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Do RHIs mean good news?

Is there any good news from the RHI announcement for the RAC and heat pump industry?

Karl Drage, operations director, Geothermal International

“The announcement of the Renewable Heat incentive has been long awaited, and to that end probably overdue.  It is too early at this stage to note the effect that it will have on the market.

The stated intention is to return 12 per cent on capital employed.  Even if the calculations fall short somewhat, I am sure that a 12 per cent ROI will incentivise many to install systems who otherwise would not have.  So, on this basis, there is good news in the RHI announcement for the heat pump industry.

The Government has some stiff targets to achieve for 2020, and the RHI is part of its approach to deliver these.  If the change in the market is not effective, then there will be a good argument to increase or take further steps.

The domestic tariffs have not been announced yet, and we still eagerly await the level of stimulus that will be applied to the wanting retrofit domestic market; perhaps the area of the industry where the tariff could have the biggest effect. 

The Government have stated that setting the tariff levels is challenging and they want to get them right.  Let’s hope they do.

The scheme recognises installations since mid 2009.  This is good. Installations must be installed by MCS qualified installers.  Again this is positive for the industry.”

Mike Nankivell, Space Air

“Space Air’s initial reaction to the announcement on the RHI was one of cautious welcome and some disappointment. The RHI Consultation originally issued under the previous government left the industry in no doubt that air source heat pumps had an important role to play in achieving efficiency improvements and carbon emission reduction targets.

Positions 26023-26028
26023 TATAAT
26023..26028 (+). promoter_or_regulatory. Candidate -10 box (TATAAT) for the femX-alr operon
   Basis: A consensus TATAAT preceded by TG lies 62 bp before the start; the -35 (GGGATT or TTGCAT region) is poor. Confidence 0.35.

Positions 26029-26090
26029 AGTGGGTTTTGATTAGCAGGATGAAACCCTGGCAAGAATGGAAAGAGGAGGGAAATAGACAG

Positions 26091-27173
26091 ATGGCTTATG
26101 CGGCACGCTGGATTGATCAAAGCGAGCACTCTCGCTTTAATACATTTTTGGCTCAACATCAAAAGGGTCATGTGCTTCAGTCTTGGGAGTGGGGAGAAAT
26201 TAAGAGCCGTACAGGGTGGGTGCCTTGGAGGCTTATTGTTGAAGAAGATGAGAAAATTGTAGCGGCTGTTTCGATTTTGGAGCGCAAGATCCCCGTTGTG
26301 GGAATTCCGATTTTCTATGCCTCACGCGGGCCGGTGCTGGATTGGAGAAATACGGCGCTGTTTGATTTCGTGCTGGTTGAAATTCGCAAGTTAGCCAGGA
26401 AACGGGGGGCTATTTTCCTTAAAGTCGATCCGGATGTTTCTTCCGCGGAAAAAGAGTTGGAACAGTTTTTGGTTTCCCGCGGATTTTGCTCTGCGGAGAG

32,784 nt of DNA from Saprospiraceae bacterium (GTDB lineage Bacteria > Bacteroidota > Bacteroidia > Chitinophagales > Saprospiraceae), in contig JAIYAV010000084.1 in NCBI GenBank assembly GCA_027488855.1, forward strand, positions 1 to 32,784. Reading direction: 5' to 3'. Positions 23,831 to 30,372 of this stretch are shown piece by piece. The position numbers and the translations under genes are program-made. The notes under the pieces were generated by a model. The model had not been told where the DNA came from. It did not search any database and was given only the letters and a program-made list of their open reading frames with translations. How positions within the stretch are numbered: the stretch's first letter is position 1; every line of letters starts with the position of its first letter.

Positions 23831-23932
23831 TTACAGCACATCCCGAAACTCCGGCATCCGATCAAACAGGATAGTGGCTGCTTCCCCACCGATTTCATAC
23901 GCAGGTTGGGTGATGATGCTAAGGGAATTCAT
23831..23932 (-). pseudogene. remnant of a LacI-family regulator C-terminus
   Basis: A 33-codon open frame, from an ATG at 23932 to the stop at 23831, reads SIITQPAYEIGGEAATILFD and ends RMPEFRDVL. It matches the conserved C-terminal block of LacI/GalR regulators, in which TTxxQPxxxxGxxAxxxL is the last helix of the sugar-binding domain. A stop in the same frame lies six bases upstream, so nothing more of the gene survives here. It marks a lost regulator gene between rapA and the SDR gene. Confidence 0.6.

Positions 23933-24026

The clear understanding was that domestic applications would be the prioritised to stimulate growth in the market penetration of renewables.

While it might have been expected that the new government would introduce revisions to the original proposals, to leave this so late in the day and then to make an announcement that appears to reverse the priority and introduce levels of uncertainty regarding the eligibility of air source heat pumps and still to be clarified RHI tariffs, could we believe stifle growth - certainly in the short term.

The proposed £850 premium payment for air source heat pumps is fine in principle, but in reality if the total fund is only £15 million across all technologies, the number of projects benefiting will be inconsequential.

It is unlikely that the premium payment will act as an incentive if the RHI tariffs cannot be confirmed soon.

Whilst we understand the arguments regarding heating and cooling and air to air systems, there is no reason to not include air to water, heating only systems from the outset. Many are easy to monitor and have all the necessary accreditations.”

Jodi Willis, sustainability director, MTT/Sustain

From a commercial viewpoint the Phase 1 proposals seem of little impact or benefit since the technologies are those that are rarely seen in practice. Biomass is less favourable with planning, solar thermal has little contribution in many commercial applications, whilst ground source remains technically and commercially challenging.

As is the case in every discussion on renewables we would always question the exclusion of air source as a qualifying technology when ground and water are deemed acceptable.

The residential Phase 1 proposals are seen as a sensible approach and include all the technologies that we would use in best practice design. We wouldquestion whether the initial Premium Payment approach will provide sufficient incentive to steer homeowners away from the more conventional and cheaper, gas fired boilers, however our experience is that in order to meet the new Part L 2010 Building Regulations requirements the inclusion of air source heating and other qualifying technologies is one of the ‘silver bullet’ items within SAP 2009.

Once the full RHI system is implemented along with the Green Deal in 2012 we feel that the residential sector in particular will take off, even more so than it currently is.

In summary the proposals are welcomed, however there is disappointment concerning the exclusion of air source heating technologies that we have previouslyseen as a significant contributor to carbon emissions reductions.”

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